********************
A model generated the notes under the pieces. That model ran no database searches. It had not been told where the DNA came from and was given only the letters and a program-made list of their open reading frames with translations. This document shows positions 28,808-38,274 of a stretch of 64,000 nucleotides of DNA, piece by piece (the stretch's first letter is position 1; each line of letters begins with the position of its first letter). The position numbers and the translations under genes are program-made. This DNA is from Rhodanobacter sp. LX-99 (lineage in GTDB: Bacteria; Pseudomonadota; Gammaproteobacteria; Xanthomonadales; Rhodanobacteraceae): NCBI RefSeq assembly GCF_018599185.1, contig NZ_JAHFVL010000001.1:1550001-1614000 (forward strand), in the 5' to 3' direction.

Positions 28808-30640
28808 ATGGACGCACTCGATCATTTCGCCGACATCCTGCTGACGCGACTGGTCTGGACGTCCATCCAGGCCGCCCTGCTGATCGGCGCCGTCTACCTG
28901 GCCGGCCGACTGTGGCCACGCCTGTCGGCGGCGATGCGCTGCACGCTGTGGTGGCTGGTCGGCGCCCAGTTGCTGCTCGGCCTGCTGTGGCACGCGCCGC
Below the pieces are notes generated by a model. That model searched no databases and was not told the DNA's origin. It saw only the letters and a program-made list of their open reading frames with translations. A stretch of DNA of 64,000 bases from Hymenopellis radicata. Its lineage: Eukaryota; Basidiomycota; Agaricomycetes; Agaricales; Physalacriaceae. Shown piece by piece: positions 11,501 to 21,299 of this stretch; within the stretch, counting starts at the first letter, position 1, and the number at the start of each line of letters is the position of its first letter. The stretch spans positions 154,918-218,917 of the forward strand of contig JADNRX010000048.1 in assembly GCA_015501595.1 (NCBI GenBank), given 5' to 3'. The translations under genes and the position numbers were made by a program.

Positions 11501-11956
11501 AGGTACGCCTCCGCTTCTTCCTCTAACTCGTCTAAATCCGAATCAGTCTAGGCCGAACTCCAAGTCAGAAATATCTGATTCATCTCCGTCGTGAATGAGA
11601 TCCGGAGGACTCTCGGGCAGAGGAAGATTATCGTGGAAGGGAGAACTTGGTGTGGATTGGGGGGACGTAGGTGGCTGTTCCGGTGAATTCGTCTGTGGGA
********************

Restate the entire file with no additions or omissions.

A model generated the notes under the pieces. That model ran no database searches. It had not been told where the DNA came from and was given only the letters and a program-made list of their open reading frames with translations. This document shows positions 28,808-38,274 of a stretch of 64,000 nucleotides of DNA, piece by piece (the stretch's first letter is position 1; each line of letters begins with the position of its first letter). The position numbers and the translations under genes are program-made. This DNA is from Rhodanobacter sp. LX-99 (lineage in GTDB: Bacteria; Pseudomonadota; Gammaproteobacteria; Xanthomonadales; Rhodanobacteraceae): NCBI RefSeq assembly GCF_018599185.1, contig NZ_JAHFVL010000001.1:1550001-1614000 (forward strand), in the 5' to 3' direction.

Positions 28808-30640
28808 ATGGACGCACTCGATCATTTCGCCGACATCCTGCTGACGCGACTGGTCTGGACGTCCATCCAGGCCGCCCTGCTGATCGGCGCCGTCTACCTG
28901 GCCGGCCGACTGTGGCCACGCCTGTCGGCGGCGATGCGCTGCACGCTGTGGTGGCTGGTCGGCGCCCAGTTGCTGCTCGGCCTGCTGTGGCACGCGCCGC
Below the pieces are notes generated by a model. That model searched no databases and was not told the DNA's origin. It saw only the letters and a program-made list of their open reading frames with translations. A stretch of DNA of 64,000 bases from Hymenopellis radicata. Its lineage: Eukaryota; Basidiomycota; Agaricomycetes; Agaricales; Physalacriaceae. Shown piece by piece: positions 11,501 to 21,299 of this stretch; within the stretch, counting starts at the first letter, position 1, and the number at the start of each line of letters is the position of its first letter. The stretch spans positions 154,918-218,917 of the forward strand of contig JADNRX010000048.1 in assembly GCA_015501595.1 (NCBI GenBank), given 5' to 3'. The translations under genes and the position numbers were made by a program.

Positions 11501-11956
11501 AGGTACGCCTCCGCTTCTTCCTCTAACTCGTCTAAATCCGAATCAGTCTAGGCCGAACTCCAAGTCAGAAATATCTGATTCATCTCCGTCGTGAATGAGA
11601 TCCGGAGGACTCTCGGGCAGAGGAAGATTATCGTGGAAGGGAGAACTTGGTGTGGATTGGGGGGACGTAGGTGGCTGTTCCGGTGAATTCGTCTGTGGGA